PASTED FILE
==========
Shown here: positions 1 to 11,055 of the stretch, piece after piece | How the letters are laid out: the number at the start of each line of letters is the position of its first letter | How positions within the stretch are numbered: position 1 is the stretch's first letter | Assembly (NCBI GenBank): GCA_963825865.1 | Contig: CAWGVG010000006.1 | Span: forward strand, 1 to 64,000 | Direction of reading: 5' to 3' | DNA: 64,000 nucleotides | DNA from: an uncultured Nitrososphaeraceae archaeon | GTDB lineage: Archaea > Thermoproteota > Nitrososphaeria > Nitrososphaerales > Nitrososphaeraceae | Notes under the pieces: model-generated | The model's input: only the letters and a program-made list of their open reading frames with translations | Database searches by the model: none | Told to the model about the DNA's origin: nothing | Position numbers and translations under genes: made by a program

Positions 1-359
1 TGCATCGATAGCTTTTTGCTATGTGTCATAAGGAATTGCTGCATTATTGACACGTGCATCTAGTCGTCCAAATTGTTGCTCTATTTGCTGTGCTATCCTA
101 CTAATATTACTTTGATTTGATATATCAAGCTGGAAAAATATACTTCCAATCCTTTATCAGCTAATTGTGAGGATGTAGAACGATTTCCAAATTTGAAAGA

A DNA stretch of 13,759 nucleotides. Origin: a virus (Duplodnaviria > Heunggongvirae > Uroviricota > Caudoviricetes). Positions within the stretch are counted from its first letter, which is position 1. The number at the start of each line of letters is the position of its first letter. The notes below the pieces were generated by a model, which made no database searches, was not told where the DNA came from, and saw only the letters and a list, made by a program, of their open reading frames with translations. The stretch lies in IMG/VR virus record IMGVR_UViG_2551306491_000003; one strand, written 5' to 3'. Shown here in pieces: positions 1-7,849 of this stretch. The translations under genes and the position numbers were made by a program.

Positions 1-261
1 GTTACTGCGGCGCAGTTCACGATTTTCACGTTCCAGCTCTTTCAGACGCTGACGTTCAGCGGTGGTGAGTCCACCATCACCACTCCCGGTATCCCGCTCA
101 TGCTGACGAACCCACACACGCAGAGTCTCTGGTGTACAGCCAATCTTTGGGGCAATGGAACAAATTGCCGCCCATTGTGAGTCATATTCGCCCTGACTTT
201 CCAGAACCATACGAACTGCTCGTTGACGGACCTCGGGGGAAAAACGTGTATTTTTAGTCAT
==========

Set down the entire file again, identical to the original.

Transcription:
Shown here: positions 1 to 11,055 of the stretch, piece after piece | How the letters are laid out: the number at the start of each line of letters is the position of its first letter | How positions within the stretch are numbered: position 1 is the stretch's first letter | Assembly (NCBI GenBank): GCA_963825865.1 | Contig: CAWGVG010000006.1 | Span: forward strand, 1 to 64,000 | Direction of reading: 5' to 3' | DNA: 64,000 nucleotides | DNA from: an uncultured Nitrososphaeraceae archaeon | GTDB lineage: Archaea > Thermoproteota > Nitrososphaeria > Nitrososphaerales > Nitrososphaeraceae | Notes under the pieces: model-generated | The model's input: only the letters and a program-made list of their open reading frames with translations | Database searches by the model: none | Told to the model about the DNA's origin: nothing | Position numbers and translations under genes: made by a program

Positions 1-359
1 TGCATCGATAGCTTTTTGCTATGTGTCATAAGGAATTGCTGCATTATTGACACGTGCATCTAGTCGTCCAAATTGTTGCTCTATTTGCTGTGCTATCCTA
101 CTAATATTACTTTGATTTGATATATCAAGCTGGAAAAATATACTTCCAATCCTTTATCAGCTAATTGTGAGGATGTAGAACGATTTCCAAATTTGAAAGA

A DNA stretch of 13,759 nucleotides. Origin: a virus (Duplodnaviria > Heunggongvirae > Uroviricota > Caudoviricetes). Positions within the stretch are counted from its first letter, which is position 1. The number at the start of each line of letters is the position of its first letter. The notes below the pieces were generated by a model, which made no database searches, was not told where the DNA came from, and saw only the letters and a list, made by a program, of their open reading frames with translations. The stretch lies in IMG/VR virus record IMGVR_UViG_2551306491_000003; one strand, written 5' to 3'. Shown here in pieces: positions 1-7,849 of this stretch. The translations under genes and the position numbers were made by a program.

Positions 1-261
1 GTTACTGCGGCGCAGTTCACGATTTTCACGTTCCAGCTCTTTCAGACGCTGACGTTCAGCGGTGGTGAGTCCACCATCACCACTCCCGGTATCCCGCTCA
101 TGCTGACGAACCCACACACGCAGAGTCTCTGGTGTACAGCCAATCTTTGGGGCAATGGAACAAATTGCCGCCCATTGTGAGTCATATTCGCCCTGACTTT
201 CCAGAACCATACGAACTGCTCGTTGACGGACCTCGGGGGAAAAACGTGTATTTTTAGTCAT